Article 50 neither starts Britain’s withdrawal process from the EU and nor is it particularly important when it is triggered, argues George Bathurst.
In a classic example of the false narratives described by John Redwood a fortnight ago, almost every day the Telegraph reprints falsehoods, claiming that before Article 50 was created there was no legal way to leave the EU. The BBC chimes in saying, “For the UK to leave the EU it has to invoke an agreement called Article 50 of the Lisbon Treaty.” You’ll note, however, that our legacy media organisations don’t cite sources for their supposedly factual articles. This is because they’ve got it exactly backwards.
Article 50 is in fact what happens after we tell the EU we are leaving.
What starts the process is Britain ‘denouncing’ the EU treaties. Denounce is an ugly word in modern English but in this context, it simply means to proclaim, with no need to be rude about it, that you no longer agree to the terms of a treaty. Nations are free to make such a statement at any time. Without this freedom, rulers would bind their successors and make meaningful national democracy impossible.
Britain’s right to leave the EU in this way was confirmed in 1993 when William Rees-Mogg challenged the Maastricht Treaty, claiming it was unconstitutional and made the Queen a subject of the EU. The High Court rejected the claim but in doing so relied upon the point that the Crown was free to denounce the treaty at any time.
When a country denounces a treaty, however, it is not usually open to it to denounce it in part. You either reject it or you don’t. Exactly as M Junker has said, you can’t have an EU a la carte.
To extend Junker’s metaphor then, leaving the EU is like leaving a restaurant. You inform the waiter of your intention to leave; he brings you a final bill which you pay. And that’s it. You don’t get into esoteric arguments about having and eating cake or whether you should pay the management’s pensions.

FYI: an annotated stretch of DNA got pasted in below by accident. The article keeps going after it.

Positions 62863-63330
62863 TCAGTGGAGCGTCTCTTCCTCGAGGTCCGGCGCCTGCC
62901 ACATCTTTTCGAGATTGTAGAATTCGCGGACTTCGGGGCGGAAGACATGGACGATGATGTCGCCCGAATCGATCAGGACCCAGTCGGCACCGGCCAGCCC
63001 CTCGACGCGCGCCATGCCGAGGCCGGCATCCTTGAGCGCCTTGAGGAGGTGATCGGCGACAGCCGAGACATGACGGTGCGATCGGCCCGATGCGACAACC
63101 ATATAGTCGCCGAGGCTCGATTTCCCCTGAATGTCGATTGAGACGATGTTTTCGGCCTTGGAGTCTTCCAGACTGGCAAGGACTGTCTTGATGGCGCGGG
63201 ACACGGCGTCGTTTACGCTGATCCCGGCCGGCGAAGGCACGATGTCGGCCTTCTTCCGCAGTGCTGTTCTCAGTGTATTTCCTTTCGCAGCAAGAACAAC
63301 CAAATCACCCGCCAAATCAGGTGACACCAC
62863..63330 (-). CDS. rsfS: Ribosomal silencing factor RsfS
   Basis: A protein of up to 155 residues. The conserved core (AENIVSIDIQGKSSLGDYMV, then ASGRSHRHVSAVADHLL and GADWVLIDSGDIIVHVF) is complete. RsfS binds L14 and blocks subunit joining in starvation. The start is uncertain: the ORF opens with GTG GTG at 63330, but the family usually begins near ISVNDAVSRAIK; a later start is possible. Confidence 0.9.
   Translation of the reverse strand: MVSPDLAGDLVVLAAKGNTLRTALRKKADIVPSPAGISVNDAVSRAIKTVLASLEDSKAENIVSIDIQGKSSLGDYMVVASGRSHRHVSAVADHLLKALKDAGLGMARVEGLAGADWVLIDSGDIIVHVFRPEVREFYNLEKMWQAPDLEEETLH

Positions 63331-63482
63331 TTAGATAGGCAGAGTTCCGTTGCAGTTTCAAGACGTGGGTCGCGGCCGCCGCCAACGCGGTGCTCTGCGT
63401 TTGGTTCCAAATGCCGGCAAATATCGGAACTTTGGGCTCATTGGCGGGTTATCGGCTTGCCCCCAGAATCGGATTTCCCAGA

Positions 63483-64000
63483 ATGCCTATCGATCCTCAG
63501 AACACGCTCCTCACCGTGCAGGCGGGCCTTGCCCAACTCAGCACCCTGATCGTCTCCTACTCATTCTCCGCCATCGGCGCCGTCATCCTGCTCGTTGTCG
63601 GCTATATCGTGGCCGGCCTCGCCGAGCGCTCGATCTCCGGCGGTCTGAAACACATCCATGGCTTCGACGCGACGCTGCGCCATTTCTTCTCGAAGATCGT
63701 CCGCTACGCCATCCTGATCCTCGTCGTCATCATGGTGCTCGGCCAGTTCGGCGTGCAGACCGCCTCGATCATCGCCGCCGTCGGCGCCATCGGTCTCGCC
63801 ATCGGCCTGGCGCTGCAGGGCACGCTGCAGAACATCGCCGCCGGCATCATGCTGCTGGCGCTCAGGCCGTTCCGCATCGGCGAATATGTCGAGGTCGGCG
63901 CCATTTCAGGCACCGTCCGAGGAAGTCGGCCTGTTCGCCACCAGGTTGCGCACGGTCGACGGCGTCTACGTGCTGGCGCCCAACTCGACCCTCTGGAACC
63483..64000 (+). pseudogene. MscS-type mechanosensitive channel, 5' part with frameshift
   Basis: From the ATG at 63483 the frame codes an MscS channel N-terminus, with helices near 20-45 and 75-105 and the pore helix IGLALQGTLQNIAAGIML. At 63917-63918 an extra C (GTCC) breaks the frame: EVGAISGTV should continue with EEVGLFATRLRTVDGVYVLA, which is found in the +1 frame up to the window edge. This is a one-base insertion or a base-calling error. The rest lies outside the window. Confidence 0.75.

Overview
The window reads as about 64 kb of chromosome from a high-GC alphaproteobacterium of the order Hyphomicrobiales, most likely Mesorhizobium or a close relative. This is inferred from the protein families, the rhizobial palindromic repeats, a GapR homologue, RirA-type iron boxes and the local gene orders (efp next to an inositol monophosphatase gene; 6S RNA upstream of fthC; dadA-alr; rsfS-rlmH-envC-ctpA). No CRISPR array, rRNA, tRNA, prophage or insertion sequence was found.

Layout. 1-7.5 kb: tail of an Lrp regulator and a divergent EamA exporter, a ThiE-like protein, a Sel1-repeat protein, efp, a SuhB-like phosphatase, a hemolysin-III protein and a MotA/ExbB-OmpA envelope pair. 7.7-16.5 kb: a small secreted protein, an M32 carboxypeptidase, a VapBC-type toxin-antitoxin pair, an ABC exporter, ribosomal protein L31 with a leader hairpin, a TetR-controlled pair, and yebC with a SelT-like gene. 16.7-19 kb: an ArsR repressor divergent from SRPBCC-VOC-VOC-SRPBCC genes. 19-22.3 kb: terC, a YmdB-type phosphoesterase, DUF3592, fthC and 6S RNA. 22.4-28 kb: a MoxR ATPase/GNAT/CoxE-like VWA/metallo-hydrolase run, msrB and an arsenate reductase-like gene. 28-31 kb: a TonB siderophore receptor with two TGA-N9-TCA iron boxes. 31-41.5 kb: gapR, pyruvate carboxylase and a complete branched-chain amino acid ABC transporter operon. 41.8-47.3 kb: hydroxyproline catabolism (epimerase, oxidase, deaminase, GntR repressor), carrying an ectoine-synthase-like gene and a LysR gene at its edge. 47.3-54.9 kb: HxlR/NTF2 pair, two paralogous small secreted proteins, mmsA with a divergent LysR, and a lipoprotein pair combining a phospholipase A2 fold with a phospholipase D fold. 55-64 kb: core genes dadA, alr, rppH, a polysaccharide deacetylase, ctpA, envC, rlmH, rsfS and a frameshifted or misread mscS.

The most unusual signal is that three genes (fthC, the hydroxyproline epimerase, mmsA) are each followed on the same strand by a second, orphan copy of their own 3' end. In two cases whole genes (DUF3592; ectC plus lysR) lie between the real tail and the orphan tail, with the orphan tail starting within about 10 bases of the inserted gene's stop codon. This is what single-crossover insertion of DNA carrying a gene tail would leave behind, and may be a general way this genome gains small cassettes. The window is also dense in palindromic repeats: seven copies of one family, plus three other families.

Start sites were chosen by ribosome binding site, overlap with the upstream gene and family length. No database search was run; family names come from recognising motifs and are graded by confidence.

Article 50 then neither starts the withdrawal process nor is it particularly important when it is triggered. What is important is our relationship with the EU after we have left. Recognising this would have a transformative effect on the discussion – instead of a grumpy divorce argument, it becomes forward-looking and positive.
It would also have a beneficial effect on our own mindset. Many people in UK politics, being too young to remember anything else, have grown up with a captive’s mindset, a sort of Stockholm Syndrome, which is why they seek comfort in the entanglement of regulations like Article 50. Exercising our unilateral rights makes it easier to think like an independent country again.
Post denouncement, we won’t need the EU’s permission to decide how the EU trades with us. We could use this unilateral power to erect trade barriers but we could also use it to dismantle them. We could start by declaring that not only will all EU nationals here legally be able to stay indefinitely but also their countries will pay no tariffs or face any new obstacles for selling goods and services here. We could also declare – unilaterally – that we will assume unless otherwise informed that our reciprocal rights will be continued.
At a stroke this would resolve much of the ‘uncertainty’ Remainers are complaining about and dash their hopes of making Brexit so complicated it never happens. It preserves the status quo for trade and puts us on the moral high ground. It effectively dares the likes of M Holland to carry out his threat to ‘punish’ us, which then becomes very unlikely. As members of the EU our only recourse for such bullying was to seek the EU Commission’s help, which France was often much better at influencing (which is why the EU does not have a free market in services, for example). Once Holland et al realise that we’ve woken up to the fact that we no longer need the EU’s permission to act, that we are no longer captive and can reciprocate any obstacles that they put up to trade, and that they have more to lose than us, then it all becomes much easier.